(An article of Louis Even, first
published in the June 15, 1961 issue of the Vers Demain Journal.)
am, let us say, a farmer. I need a hired man to help me in my work.
Lacking money with which to pay him, I might possibly arrive at a
settlement whereby I can pay him with something else besides money.
can, for example, agree to give him ten pounds of potatoes, three pounds
of meat, one pound of butter, and one gallon of milk for every day of
work that he gives me, the products coming from my own farm.
can also estimate the value of his work in dollars, without actually
giving him any, since I don't have them. In this case then, for example,
each day I can sign a ticket permitting him to choose, from among the
products on my farm, those things which he wants to the value of five
dollars for each hour of work he does. Here again, he is given by me the
right to choose from among the products of my farm.
I certainly cannot sign for him tickets that give him the right to
choose from among the products made by other farmers nor by craftsmen in
towns. I can only give him claims to those things which strictly belong
I pay him in dollars — well, that's different! He can then choose
goods or services from any source anywhere in the country. But in order
to pay him in money, I must first of all have the money.
difference between a ticket issued by me and money is that my ticket
gives a right over only those things which belong to me, whereas money
gives a right over the products of others, as well as over my products.
can use tickets on my own products because I make these products; I am
their owner. I cannot issue (create) money because I am not the owner of
everyone else's products.
— my tickets and money — can very easily be two pieces of paper of
the same size. Both can bear the same numbers. My ticket can just as
easily be labeled for ten dollars of value, just as is a ten-dollar note
issued by the Bank of Canada. But my ticket can only buy my products,
whereas the ten dollars of paper money can buy any goods or services for
the amount of this value.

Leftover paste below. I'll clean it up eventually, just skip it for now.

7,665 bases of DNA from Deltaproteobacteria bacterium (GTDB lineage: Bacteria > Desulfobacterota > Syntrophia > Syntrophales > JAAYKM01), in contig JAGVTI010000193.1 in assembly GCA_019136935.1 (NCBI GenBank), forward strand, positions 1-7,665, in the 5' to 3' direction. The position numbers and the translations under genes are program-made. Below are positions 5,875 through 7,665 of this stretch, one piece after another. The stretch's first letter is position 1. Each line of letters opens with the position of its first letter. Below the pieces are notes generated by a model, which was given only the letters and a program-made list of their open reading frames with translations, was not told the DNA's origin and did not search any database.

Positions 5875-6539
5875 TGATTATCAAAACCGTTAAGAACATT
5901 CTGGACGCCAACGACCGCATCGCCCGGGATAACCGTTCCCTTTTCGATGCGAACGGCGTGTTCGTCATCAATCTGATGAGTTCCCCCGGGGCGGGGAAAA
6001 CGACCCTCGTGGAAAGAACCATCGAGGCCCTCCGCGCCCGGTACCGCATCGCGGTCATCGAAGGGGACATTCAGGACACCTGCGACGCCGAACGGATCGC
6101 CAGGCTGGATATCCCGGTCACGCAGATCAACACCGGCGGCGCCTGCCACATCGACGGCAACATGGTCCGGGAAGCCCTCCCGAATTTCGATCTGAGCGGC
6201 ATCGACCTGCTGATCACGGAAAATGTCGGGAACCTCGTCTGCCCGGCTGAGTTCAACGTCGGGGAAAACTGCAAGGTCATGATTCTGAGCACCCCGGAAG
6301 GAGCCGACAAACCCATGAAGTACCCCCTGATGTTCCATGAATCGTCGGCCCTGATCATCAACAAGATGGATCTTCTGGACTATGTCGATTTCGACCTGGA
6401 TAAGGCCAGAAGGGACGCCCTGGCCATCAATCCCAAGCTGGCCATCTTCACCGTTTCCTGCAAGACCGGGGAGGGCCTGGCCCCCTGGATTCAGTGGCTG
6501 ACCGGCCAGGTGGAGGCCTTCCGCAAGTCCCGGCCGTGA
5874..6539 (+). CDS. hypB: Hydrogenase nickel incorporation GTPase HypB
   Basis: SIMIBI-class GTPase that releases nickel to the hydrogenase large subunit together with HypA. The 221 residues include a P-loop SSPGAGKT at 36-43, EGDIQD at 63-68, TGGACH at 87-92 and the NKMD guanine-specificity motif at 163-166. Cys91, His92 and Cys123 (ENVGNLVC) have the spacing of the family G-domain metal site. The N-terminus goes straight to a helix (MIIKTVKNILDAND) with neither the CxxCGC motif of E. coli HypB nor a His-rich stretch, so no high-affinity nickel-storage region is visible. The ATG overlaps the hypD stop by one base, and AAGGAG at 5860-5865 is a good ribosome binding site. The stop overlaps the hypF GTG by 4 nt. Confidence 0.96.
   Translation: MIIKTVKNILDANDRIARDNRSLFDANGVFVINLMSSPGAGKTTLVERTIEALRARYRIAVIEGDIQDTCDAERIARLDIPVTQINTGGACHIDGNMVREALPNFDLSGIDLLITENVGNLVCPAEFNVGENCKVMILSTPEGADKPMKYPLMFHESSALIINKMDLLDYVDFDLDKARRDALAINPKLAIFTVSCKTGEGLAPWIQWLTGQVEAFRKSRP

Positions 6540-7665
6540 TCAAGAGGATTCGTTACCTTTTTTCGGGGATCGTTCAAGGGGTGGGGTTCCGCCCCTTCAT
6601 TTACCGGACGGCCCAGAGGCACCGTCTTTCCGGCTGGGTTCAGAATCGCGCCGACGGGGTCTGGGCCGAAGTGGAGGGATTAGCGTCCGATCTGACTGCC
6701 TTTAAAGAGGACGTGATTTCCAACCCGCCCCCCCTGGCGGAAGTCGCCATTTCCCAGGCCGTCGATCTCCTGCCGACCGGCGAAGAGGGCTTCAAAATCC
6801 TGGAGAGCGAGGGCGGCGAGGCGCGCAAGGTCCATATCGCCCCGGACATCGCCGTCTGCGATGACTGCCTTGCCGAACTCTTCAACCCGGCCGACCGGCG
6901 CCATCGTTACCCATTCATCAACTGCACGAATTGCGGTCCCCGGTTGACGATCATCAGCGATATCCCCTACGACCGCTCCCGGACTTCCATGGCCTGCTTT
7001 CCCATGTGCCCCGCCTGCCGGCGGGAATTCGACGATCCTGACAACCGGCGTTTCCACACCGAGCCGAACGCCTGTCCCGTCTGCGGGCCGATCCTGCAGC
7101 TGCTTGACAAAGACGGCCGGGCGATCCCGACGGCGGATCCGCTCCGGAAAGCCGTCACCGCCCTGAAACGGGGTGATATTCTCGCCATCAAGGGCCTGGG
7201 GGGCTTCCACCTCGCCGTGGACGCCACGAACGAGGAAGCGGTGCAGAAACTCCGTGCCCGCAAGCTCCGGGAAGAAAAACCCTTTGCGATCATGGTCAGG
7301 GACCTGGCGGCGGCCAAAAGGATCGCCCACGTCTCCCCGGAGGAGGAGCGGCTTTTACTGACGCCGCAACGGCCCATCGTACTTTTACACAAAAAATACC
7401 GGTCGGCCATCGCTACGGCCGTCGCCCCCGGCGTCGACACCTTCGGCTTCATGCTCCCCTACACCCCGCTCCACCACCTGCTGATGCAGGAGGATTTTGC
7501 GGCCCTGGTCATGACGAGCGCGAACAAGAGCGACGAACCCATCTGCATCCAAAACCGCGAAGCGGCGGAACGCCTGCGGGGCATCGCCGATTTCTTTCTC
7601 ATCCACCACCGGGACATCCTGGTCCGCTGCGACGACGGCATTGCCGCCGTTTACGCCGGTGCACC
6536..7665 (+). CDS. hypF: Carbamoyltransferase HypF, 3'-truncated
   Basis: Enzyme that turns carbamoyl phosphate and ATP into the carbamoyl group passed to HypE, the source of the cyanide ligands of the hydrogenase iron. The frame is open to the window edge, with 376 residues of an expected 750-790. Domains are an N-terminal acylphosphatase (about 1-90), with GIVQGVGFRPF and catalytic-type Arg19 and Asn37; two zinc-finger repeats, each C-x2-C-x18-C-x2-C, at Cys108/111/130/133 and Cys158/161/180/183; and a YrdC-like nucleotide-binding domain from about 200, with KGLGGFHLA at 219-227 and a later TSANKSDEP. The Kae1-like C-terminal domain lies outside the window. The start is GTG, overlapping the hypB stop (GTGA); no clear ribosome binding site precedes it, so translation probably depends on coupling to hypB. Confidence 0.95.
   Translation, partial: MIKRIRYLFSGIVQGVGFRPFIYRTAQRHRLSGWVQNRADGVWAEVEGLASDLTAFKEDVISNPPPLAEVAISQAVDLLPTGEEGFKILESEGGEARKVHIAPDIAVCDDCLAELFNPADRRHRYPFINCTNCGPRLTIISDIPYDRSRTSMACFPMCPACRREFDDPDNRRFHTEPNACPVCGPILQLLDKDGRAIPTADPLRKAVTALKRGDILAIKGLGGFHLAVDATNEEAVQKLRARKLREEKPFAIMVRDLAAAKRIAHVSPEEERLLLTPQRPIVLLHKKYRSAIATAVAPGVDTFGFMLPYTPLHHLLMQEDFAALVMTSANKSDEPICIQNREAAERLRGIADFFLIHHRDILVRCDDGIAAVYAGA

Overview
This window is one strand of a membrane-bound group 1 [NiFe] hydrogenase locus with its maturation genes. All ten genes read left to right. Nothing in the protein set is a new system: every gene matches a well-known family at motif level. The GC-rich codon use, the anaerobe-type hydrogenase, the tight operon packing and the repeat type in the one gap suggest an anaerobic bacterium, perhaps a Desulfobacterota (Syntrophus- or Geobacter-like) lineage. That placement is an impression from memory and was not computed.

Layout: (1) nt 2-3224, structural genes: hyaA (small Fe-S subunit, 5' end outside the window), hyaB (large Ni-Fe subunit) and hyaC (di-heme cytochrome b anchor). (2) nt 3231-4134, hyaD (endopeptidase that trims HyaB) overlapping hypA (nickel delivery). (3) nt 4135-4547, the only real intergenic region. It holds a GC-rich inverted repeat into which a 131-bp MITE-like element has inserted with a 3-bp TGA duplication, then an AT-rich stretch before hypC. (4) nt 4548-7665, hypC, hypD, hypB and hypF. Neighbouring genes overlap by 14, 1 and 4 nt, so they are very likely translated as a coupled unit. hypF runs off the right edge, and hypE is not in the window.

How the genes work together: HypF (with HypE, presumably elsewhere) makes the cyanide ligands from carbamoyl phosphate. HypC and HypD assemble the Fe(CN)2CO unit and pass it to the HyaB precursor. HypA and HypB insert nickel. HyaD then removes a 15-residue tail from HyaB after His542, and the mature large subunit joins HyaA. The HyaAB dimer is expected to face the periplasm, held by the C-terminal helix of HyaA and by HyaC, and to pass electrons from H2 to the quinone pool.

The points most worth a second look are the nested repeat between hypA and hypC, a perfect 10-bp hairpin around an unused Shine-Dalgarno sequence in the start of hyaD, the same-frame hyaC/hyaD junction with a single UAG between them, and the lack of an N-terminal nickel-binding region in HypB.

of this is just another way of saying that money is a social instrument.
And since it gives the right to draw on the goods and services of
everyone without exception, its issuance by one individual, or even by a
group of individuals, cannot be justified. For this would be to give
these private individuals the right to use the goods of others.
yet new money must begin, be created, somewhere. The money that is
already in circulation certainly did not fall from heaven like manna; it
did not come into being by spontaneous generation. Similarly, when
production increases, the volume of money in circulation must
necessarily increase. Canada's present-day industry and commerce would
be paralyzed if there was no more money in the country than there was at
Champlain's time, in the early 1600s.
the money supply did increase. There was new money added. And as
industrial activity increases, so must the money supply. But, then, from
whence is to come this additional money, since no private individual or
group of private individuals has the power to issue claims on the
property of others?
money, increases in the money supply, can come from no other source than
society itself, through the agency of an organism established to
accomplish this function on behalf of society.
today, who fulfills this function, which is social in its very essence?
Certainly not the Government, since it has no money to spend except for
what it gets through taxes or through loans which it repays through new